How did Jesus pray?

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By Vezi Mncwango, author of Transforming Glory, permanently in awe of the miracle of transformation into Christlikeness, one lucky husband and father of four …

 

During His earthly life, He offered prayers and appeals with loud cries and tears to the One who was able to save Him from death, and He was heard because of His reverence.

Hebrews 5:7 (HCSB)

The Bible records Jesus praying more than anyone else.

During His earthly life Jesus commanded so much authority that nature, rulers and principalities of the invisible world recognised and obeyed Him. In light of this and the fact that all things were created through Him and for Him (Colossians 1:16), the fact that He prayed as much as He did is simply astonishing.

Although the Bible provides no explicit reason for Jesus’ attitude towards prayer, His words offer some insight. On a number of occasions Jesus says that He only does what He sees His Father doing (John 5:18; John 5:30 and John 12:49). I believe Jesus’ complete dependency on His Father necessitated His intense attention to prayer. For Him prayer was synonymous with fellowship with His Father. He would therefore have used this fellowship as the source of and direction for all He did.

There is however something rather jarring about what the writer of the letter to the Hebrews says. If Jesus used prayer as a platform for fellowship with God, why would it feature loud cries and tears? After all, He was praying to His Father, whom He affectionately called Abba. The writer most likely referred to Jesus’ prayer in the garden of Gethsemane (Luke 22:39-46), so what nature of fellowship is this that it would feature such intense anguish?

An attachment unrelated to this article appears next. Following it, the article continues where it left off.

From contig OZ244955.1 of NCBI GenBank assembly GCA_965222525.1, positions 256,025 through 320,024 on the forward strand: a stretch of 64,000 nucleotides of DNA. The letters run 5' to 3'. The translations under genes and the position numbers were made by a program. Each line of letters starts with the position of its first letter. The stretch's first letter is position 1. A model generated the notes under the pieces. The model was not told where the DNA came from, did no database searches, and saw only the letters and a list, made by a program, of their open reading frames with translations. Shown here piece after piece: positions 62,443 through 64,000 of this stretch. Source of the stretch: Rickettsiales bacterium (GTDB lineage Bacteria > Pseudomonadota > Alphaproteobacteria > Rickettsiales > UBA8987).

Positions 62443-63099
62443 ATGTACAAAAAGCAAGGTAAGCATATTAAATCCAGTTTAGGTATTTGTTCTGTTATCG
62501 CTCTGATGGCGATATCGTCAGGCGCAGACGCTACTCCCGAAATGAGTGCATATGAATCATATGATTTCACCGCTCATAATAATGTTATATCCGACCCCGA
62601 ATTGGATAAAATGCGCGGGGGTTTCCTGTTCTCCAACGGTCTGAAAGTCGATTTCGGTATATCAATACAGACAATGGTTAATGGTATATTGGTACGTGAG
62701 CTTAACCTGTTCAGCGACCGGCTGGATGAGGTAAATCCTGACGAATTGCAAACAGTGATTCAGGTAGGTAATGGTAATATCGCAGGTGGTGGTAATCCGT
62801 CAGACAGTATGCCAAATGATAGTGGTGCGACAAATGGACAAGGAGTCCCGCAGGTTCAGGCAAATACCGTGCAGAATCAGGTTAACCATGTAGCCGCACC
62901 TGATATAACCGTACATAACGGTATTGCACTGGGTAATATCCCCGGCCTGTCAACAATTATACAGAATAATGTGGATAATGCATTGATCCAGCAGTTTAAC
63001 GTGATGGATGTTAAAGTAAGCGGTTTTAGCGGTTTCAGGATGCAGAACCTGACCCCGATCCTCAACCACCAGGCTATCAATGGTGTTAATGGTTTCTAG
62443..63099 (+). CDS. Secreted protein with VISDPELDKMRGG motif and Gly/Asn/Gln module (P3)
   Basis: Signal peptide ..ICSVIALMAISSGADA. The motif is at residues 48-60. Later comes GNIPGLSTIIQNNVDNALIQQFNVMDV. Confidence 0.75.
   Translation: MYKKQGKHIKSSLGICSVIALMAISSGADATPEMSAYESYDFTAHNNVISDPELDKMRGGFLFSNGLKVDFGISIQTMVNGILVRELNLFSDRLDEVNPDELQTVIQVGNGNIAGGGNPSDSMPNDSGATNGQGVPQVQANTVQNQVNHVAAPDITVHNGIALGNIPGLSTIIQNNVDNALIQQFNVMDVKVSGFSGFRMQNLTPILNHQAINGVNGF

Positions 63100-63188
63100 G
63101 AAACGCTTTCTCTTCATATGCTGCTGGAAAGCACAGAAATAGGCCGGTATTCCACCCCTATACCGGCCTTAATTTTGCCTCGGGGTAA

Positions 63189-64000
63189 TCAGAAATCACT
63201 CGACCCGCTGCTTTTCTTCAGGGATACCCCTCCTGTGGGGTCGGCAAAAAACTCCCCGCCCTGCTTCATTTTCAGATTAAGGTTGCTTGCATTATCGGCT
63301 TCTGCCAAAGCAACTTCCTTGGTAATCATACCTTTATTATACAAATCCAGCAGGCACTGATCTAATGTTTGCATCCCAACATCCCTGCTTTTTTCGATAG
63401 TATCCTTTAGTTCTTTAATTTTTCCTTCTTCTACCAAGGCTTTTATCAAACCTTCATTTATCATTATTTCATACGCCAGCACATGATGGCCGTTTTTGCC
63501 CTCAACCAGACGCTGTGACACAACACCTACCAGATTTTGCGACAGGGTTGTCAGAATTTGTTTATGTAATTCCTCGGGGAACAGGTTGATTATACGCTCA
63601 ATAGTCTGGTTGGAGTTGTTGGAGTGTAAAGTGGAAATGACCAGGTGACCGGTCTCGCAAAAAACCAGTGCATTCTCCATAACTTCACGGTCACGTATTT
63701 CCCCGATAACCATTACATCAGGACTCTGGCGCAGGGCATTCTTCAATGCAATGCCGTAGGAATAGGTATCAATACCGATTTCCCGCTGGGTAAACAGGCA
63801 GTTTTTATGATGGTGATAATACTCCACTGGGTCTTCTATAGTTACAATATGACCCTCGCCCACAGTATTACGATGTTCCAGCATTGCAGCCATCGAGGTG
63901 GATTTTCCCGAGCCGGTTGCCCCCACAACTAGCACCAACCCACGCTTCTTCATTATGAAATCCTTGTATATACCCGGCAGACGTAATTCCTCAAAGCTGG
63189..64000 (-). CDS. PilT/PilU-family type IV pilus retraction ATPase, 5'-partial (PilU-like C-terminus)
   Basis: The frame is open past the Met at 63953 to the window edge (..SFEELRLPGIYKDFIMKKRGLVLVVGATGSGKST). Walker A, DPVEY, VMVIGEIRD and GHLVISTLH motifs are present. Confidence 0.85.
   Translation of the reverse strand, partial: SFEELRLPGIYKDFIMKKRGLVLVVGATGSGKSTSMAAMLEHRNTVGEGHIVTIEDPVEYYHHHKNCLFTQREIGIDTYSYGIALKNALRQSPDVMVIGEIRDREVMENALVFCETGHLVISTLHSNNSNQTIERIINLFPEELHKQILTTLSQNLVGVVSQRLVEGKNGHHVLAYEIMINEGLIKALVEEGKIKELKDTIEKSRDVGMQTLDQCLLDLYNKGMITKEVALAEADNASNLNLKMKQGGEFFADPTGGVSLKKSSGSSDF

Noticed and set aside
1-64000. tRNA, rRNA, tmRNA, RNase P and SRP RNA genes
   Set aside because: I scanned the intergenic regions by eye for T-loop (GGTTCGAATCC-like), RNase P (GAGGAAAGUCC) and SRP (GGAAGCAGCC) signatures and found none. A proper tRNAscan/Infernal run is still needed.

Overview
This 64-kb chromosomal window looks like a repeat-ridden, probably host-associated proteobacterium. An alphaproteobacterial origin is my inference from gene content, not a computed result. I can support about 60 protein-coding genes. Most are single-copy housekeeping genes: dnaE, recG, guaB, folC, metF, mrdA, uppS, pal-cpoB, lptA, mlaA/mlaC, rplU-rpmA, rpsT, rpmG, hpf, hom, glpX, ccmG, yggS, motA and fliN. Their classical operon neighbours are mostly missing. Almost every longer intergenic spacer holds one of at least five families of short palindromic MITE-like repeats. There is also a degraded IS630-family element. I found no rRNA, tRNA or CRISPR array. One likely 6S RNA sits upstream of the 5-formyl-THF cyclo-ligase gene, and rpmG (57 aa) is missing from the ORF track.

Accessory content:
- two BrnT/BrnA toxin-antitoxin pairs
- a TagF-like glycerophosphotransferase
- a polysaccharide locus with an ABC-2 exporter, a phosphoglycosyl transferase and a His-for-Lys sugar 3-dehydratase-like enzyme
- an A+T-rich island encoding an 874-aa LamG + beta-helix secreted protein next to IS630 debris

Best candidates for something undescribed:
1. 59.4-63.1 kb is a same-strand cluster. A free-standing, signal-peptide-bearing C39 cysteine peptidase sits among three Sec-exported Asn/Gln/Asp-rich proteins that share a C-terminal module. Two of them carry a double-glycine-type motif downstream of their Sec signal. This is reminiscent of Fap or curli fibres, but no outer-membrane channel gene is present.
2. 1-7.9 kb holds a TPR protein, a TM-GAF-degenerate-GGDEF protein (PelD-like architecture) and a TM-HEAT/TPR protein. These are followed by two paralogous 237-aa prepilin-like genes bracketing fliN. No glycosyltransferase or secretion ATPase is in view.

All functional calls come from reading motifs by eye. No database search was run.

At times Jesus spent all night in prayer, like when He grieved the death of His cousin, John. Could this prayer also have been filled with loud cries and tears as Jesus wrestled with the pain of sudden separation from John? Whatever the answer, it is clear that Jesus’ fellowship with His Father was not always a calm and serene affair. At least once their fellowship was emotionally painful and intense, resulting in loud cries and tears.

Jesus’ death and resurrection ultimately purchased for us what was most precious to Him – the privilege to fellowship with His Father. As it was for Him, our intimate fellowship with God might also at times be intense. Jesus did not purchase for us a magical formula that would provide us with instant answers to life. He purchased the privilege to fellowship with His Father in good times, confusing times and painful times.

Jesus’ worldview was informed by His relationship with His Father. Thus, in Luke 22:42 (HCSB) at the height of His anguish He cried, “… nevertheless not My will, but Yours, be done.” This is why He said He and His Father were one (John 10:30). His deepest agony, as He prayed with loud cries and tears in the garden of Gethsemane, was the stark reality of impending separation from His Father.

The desire for independence from God is what separated man from God in the Garden of Eden. Jesus, through prayer, modelled for us what He came to restore – our privilege to fellowship with His Father. Beholding His glory ushers us into fellowship with Him, in the same way it did for Jesus on earth.

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